Hector And The Search For Happiness (2014)
Hector And The Search For Happiness Photos
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as Pathetic Jane
as Professor Coreman
as Evil Plane Assassin
as Young Hector
as Queen's Guard
as Clara's Boss
as French Proprietress
as Professor Niedorf
as Joyless Husband
as Joyless Wife
as Passport Control
as Little Girl at Airport
as Stressed German
as Economy Class Stewardess
as Business Class Stewardess #1
as Business Class Stewardess #2
as Chinese Club Manager
as Ying Li
as Hotel Receptionist
as Yong Monk
as Old Monk
as Shanghai Airport Ticket Lady
as Marie Louise
as Old Lady African Airport
as Pretty Cousin
as Grim Granny
as Taxi Driver
as Carjacker #1
as Carjacker #2
as African Boss
as African Party Band Singer
as First Class Passenger
as Stewardess - LA Flight
as Dying Woman on Plane
as Coreman's Assistant
as Hector Stunt Double
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Critic Reviews for Hector And The Search For Happiness
Hector may indeed learn that narcissism stands in the way of happiness, but he also walks away with his privileges intact and unchallenged.
Staggering out of Hector and The Search For Happiness, I had the impression of having witnessed an unequivocal fiasco, a film no human being would be likely to enjoy.
A movie bearing as faux-naive a title as this has to make a pretty good case for itself. This it decidedly does not do.
Potential peeps out occasionally in Hector and the Search for Happiness, but then flounders and gets lost in a bland sea of sentimentality and cultural myopia.
While there's limited value in Hector's search for happiness and the dozen-plus "lessons" he learns about the emotional state, the film works nicely as a character piece.
Audience Reviews for Hector And The Search For Happiness
A sweet movie that is predictable.
So flippin' awesome! A stuck-in-a-rut psychiatrist is losing patience with his patients and finds that the problem is himself, so he embarks on a world tour to find the secret to happiness...with some selfish self-actualization along the way. The happy moments are indeed uplifting as hell, but Hector's unexpected imprisonment in a third world prison is truly harrowing and suspenseful. The little details are just marvelous: the Tintin parallels, Hector half-closing his eyes to match his botched passport photo, the papier-mache plane turbulence, Hector's perpetual lack of writing utensils figuring into his emancipation, and Clara's neuroticisms, "Is this conversation going as badly/well as I think it is?" Simon Pegg is absolutely darling as the mild-mannered though emotionally courageous Hector, and Rosamund Pike plays his put-upon yet supportive girlfriend with her trademark icy gutsiness. Ming Zhao (and her waterfall of hair) is riveting as Ying Li, Hector's one-night-one-day-stand, and it's a pity that there doesn't seem to be more substantive projects in development on her IMDb page.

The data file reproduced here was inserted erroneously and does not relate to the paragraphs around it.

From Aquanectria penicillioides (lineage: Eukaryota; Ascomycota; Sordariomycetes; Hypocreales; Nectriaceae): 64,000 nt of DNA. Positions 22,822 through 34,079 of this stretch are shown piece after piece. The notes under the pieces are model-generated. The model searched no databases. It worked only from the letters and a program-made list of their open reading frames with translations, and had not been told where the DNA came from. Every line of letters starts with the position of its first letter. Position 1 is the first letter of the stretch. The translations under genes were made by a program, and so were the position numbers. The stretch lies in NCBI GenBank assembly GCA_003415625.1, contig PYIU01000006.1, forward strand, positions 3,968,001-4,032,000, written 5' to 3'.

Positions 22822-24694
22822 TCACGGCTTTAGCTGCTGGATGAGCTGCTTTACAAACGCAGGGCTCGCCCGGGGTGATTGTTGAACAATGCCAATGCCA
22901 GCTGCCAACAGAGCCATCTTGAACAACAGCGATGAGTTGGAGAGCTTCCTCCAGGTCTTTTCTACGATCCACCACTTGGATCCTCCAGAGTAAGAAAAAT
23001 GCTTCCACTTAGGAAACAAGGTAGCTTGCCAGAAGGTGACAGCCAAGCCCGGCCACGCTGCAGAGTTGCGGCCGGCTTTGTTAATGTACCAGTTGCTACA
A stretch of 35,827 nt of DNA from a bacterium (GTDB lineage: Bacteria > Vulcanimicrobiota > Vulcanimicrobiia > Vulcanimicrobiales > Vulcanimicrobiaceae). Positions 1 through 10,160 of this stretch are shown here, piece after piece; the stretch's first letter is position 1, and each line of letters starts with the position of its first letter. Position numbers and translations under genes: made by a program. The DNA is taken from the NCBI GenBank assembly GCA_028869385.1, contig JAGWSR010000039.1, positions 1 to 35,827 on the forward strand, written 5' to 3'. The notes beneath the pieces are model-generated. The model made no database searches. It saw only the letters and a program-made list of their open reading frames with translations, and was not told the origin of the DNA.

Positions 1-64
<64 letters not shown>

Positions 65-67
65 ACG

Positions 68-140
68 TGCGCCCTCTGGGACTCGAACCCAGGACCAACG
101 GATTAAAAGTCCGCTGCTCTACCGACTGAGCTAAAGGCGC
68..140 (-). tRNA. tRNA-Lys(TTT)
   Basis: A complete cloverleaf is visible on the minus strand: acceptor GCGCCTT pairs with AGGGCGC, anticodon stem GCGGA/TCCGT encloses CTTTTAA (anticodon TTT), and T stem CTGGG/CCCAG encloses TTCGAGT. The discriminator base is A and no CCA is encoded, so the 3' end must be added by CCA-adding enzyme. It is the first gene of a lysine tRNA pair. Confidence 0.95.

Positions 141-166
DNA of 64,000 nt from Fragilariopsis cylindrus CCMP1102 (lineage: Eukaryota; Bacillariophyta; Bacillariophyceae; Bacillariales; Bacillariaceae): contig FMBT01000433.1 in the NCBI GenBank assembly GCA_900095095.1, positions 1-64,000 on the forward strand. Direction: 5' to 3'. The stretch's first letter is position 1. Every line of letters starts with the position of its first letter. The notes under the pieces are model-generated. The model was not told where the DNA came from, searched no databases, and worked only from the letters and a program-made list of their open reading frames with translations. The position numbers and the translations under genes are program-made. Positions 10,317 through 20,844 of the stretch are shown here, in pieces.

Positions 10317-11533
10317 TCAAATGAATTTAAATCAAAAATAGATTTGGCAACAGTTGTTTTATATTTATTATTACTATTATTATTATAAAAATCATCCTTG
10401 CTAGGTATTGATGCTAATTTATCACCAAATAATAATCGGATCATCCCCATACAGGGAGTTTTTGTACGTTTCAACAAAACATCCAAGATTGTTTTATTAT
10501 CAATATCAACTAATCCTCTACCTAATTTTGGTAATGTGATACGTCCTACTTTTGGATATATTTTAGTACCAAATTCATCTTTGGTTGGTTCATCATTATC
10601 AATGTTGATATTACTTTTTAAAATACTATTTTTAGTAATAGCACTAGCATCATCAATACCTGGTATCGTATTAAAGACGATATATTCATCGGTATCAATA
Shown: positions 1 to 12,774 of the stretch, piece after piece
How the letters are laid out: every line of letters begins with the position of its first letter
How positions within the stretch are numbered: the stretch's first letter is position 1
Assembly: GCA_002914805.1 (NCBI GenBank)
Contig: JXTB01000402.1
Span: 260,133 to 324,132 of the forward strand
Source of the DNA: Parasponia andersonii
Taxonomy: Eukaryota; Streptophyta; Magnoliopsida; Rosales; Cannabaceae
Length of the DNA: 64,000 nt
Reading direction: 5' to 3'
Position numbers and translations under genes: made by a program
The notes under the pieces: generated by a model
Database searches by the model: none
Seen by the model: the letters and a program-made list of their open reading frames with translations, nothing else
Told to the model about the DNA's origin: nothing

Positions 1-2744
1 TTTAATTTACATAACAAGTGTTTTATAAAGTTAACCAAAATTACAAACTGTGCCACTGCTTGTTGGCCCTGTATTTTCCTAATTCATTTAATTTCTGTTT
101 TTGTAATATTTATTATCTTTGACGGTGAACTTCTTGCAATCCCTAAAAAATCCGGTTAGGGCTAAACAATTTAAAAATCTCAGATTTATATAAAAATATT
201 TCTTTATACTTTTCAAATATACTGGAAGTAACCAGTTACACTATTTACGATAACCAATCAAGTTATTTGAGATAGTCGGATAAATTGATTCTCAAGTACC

A psychiatrist in a rut travels to find the key to happiness. Is it possible for a film to be trite, cliche, predictable, and effective? This film is all of those things. The resolution to the conflict is obvious from the beginning, and the individual act climaxes are obvious. And while the film doesn't offer any new wisdom about life, love, and happiness, that doesn't mean that its repetition of classic wisdom isn't heart-warming and effective. There are also factual errors in the film, which will bother the more logical and cerebral viewer. Special kudos go to Simon Pegg and Rosamund Pike who give wonderful performances. Overall, it's a lovely though unremarkable film.
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